Comparison of the Somatic Nervous System and Autonomic Nervous System

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Chapter: Anatomy and Physiology for Health Professionals: Autonomic Nervous System (ANS)

Autonomic nervous system neurons are motor ­neurons but differ in that they contain two neurons.

Comparison of the Somatic Nervous System and Autonomic Nervous System

Autonomic nervous system neurons are motor ­neurons but differ in that they contain two neurons (FIGURE 14-2). One neuron’s cell body is located in the brain or spinal cord. The preganglionic axon leaves the CNS to synapse with a second motor neuron to make a ganglionic neuron. The axon of the second neu-rons is called a postganglionic axon, which extends to the effector organ. Preganglionic axons are thin and lightly myelinated, whereas postganglionic axons are even thinner and unmyelinated.

Autonomic motor neurons have a resting level of spontaneous activity even when there are no stimuli. This determines the autonomic tone, which is an important function of the ANS. By keeping a rest-ing level of activity constant, an autonomic nerve can decrease or increase its activity, allowing for better control. Autonomic tone is important for dual innervation, but even more so when dual innerva-tion does not occur to help balance the divisions of the body’s nervous systems. A decrease in the autonomic tone of smooth muscle in blood vessels will cause an increase in vessel diameter. Autonomic tone of the peripheral blood vessels would be strongest when sympathetic simulation is increased.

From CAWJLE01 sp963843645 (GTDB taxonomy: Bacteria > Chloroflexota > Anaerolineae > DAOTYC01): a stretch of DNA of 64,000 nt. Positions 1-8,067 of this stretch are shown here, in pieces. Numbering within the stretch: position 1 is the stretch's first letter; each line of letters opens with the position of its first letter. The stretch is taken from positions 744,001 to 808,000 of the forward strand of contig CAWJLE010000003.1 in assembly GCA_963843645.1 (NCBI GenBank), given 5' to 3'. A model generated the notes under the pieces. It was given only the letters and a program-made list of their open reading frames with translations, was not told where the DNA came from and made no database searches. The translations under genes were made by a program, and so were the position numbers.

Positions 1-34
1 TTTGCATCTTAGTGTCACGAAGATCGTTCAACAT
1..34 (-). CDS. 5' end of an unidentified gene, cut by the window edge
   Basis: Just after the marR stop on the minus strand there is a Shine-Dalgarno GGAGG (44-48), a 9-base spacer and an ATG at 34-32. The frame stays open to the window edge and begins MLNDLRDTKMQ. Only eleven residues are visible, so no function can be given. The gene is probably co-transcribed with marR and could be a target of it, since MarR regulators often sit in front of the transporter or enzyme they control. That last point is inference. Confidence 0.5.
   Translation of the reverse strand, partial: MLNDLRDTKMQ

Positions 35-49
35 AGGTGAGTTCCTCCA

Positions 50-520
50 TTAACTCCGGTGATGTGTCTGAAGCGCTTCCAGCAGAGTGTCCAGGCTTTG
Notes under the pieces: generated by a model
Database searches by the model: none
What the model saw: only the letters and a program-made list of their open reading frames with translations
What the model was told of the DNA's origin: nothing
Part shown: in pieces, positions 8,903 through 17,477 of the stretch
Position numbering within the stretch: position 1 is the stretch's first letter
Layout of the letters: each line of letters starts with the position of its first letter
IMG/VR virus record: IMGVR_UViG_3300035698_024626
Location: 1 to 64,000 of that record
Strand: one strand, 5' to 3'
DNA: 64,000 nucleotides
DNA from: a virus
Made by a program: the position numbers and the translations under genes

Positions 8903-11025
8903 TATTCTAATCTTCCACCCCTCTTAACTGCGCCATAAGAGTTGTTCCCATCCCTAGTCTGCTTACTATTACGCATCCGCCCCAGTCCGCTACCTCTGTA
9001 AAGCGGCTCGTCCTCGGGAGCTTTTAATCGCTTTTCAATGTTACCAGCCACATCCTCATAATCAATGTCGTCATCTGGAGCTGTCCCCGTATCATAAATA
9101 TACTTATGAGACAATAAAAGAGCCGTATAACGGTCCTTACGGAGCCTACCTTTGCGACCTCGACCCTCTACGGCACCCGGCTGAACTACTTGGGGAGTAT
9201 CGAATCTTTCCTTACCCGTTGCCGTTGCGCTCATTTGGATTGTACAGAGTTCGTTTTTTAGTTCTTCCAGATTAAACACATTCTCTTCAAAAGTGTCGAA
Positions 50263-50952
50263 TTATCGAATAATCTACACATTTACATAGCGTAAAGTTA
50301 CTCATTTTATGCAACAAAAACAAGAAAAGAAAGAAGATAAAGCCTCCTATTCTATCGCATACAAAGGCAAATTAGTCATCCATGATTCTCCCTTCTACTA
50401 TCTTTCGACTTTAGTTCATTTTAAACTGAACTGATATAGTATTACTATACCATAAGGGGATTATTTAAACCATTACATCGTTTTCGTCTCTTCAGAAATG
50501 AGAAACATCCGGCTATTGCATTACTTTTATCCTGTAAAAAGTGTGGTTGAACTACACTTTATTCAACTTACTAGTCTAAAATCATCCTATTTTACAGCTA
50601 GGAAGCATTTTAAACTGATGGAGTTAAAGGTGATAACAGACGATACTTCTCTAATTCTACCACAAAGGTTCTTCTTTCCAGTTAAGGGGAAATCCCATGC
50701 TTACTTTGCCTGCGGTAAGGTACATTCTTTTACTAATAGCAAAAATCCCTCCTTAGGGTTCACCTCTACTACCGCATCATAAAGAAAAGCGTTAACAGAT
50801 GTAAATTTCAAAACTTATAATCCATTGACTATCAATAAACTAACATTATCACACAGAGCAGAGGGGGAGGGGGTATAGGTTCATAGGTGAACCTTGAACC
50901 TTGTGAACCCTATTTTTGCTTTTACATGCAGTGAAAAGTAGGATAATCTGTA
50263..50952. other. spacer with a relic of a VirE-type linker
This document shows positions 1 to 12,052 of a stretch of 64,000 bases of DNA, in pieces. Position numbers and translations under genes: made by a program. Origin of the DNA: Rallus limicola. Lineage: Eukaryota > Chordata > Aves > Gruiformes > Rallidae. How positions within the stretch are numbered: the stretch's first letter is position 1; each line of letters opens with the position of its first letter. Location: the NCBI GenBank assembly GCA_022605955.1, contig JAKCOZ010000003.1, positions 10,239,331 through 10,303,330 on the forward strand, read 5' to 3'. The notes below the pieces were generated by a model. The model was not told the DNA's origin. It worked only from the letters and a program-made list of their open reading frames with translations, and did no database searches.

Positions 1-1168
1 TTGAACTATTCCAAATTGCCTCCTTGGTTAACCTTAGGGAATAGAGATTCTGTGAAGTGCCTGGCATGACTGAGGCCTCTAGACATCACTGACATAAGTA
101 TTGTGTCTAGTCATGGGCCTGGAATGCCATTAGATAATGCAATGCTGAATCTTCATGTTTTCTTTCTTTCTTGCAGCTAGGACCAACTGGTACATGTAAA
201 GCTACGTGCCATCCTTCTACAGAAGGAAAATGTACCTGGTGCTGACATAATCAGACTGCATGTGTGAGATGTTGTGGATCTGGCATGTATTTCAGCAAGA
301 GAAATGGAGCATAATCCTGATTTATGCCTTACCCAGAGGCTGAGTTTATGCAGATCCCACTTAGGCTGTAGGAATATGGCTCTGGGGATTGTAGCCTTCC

Autonomic ganglia are motor ganglia and con-tain the cell bodies of motor neurons. Conduction through the autonomic efferent chain is not as fast as conduction in the somatic motor system. The spinal and cranial nerves continue many pre- and postgan-glionic fibers through most of their entire length. The autonomic ganglia are sites of synapse and informa-tion transmission, from preganglionic to postgangli-onic neurons. The dorsal root ganglia are only part of the sensory division of the PNS and the somatic motor division has no ganglia at all.

Autonomic postganglionic sympathetic fibers release norepinephrine (NE) and parasympathetic fibers release acetylcholine (ACh). Effects are either excitatory or inhibitory, depending on the type of receptors from the target organ. The axon terminals of somatic neurons release ACh at the skeletal muscle fibers. This always has excitatory effects, causing con-traction of muscle fibers. Preganglionic sympathetic and preganglionic parasympathetic fibers release ACh. However, postganglionic parasympathetic fibers release ACh.

Sympathetic preganglionic fibers originate in the spinal cord. These fibers leave the spinal nerves to enter the paravertebral ganglia. Preganglionic fibers form synapses with second neurons, and the axons usually return to spinal nerves and visceral effectors. Preganglionic fibers of the sympathetic nervous sys-tem that carry motor impulses to targets in the body wall or thoracic cavity synapse in a chain ganglion. In the parasympathetic division, preganglionic fibers arise from the brain stem and the sacral area of the spinal cord. They lead to ganglia inside or near the vis-cera, continuing to specific muscle or glands.

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